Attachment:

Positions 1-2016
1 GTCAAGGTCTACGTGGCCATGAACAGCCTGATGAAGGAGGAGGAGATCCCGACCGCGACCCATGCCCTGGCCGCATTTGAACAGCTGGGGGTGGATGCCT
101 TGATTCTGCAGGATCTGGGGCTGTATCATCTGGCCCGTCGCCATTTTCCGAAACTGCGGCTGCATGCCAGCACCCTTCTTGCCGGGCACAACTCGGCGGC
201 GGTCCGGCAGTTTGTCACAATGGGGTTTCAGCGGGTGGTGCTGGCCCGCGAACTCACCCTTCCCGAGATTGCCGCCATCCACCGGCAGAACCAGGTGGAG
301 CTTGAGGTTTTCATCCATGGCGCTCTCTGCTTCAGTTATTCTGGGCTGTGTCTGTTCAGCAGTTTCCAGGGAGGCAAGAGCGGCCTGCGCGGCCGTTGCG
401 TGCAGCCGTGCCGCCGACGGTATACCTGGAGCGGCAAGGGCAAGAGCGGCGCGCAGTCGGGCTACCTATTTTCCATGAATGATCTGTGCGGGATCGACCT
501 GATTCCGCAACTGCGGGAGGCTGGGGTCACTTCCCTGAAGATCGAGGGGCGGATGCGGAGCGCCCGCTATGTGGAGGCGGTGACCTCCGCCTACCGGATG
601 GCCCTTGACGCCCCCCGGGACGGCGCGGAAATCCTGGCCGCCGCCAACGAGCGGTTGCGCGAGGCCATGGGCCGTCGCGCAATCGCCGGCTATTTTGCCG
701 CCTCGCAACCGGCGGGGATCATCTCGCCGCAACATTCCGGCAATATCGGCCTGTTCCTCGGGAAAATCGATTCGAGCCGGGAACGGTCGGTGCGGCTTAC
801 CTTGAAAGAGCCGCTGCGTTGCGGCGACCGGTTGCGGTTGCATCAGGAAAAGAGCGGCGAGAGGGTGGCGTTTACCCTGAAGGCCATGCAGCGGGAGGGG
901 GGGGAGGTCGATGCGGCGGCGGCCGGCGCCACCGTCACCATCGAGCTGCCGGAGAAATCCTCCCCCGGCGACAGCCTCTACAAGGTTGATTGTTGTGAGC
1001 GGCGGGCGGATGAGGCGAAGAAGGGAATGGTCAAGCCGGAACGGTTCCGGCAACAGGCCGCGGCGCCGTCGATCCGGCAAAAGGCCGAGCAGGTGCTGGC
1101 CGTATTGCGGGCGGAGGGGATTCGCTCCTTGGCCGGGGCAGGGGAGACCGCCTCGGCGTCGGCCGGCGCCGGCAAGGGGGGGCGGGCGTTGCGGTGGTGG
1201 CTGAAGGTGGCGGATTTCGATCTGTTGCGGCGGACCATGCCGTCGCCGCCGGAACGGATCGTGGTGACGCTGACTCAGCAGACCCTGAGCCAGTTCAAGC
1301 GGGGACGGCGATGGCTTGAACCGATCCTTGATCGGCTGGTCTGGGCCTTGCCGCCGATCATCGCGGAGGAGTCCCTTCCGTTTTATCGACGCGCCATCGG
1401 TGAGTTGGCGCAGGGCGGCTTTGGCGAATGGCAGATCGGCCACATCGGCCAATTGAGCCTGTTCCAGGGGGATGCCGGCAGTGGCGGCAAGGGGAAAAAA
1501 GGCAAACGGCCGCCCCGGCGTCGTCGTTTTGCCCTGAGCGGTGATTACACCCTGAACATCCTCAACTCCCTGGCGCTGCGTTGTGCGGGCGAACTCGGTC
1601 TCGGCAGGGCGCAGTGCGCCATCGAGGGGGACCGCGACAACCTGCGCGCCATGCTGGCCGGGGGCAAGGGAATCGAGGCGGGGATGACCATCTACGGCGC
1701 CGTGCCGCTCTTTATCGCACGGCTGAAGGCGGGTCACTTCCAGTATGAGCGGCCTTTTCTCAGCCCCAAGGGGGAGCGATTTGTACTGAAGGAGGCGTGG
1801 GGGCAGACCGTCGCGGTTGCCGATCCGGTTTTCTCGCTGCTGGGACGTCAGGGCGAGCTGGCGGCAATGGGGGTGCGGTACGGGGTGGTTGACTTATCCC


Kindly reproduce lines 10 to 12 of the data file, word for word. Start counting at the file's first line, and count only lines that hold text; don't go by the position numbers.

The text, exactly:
801 CTTGAAAGAGCCGCTGCGTTGCGGCGACCGGTTGCGGTTGCATCAGGAAAAGAGCGGCGAGAGGGTGGCGTTTACCCTGAAGGCCATGCAGCGGGAGGGG
901 GGGGAGGTCGATGCGGCGGCGGCCGGCGCCACCGTCACCATCGAGCTGCCGGAGAAATCCTCCCCCGGCGACAGCCTCTACAAGGTTGATTGTTGTGAGC
1001 GGCGGGCGGATGAGGCGAAGAAGGGAATGGTCAAGCCGGAACGGTTCCGGCAACAGGCCGCGGCGCCGTCGATCCGGCAAAAGGCCGAGCAGGTGCTGGC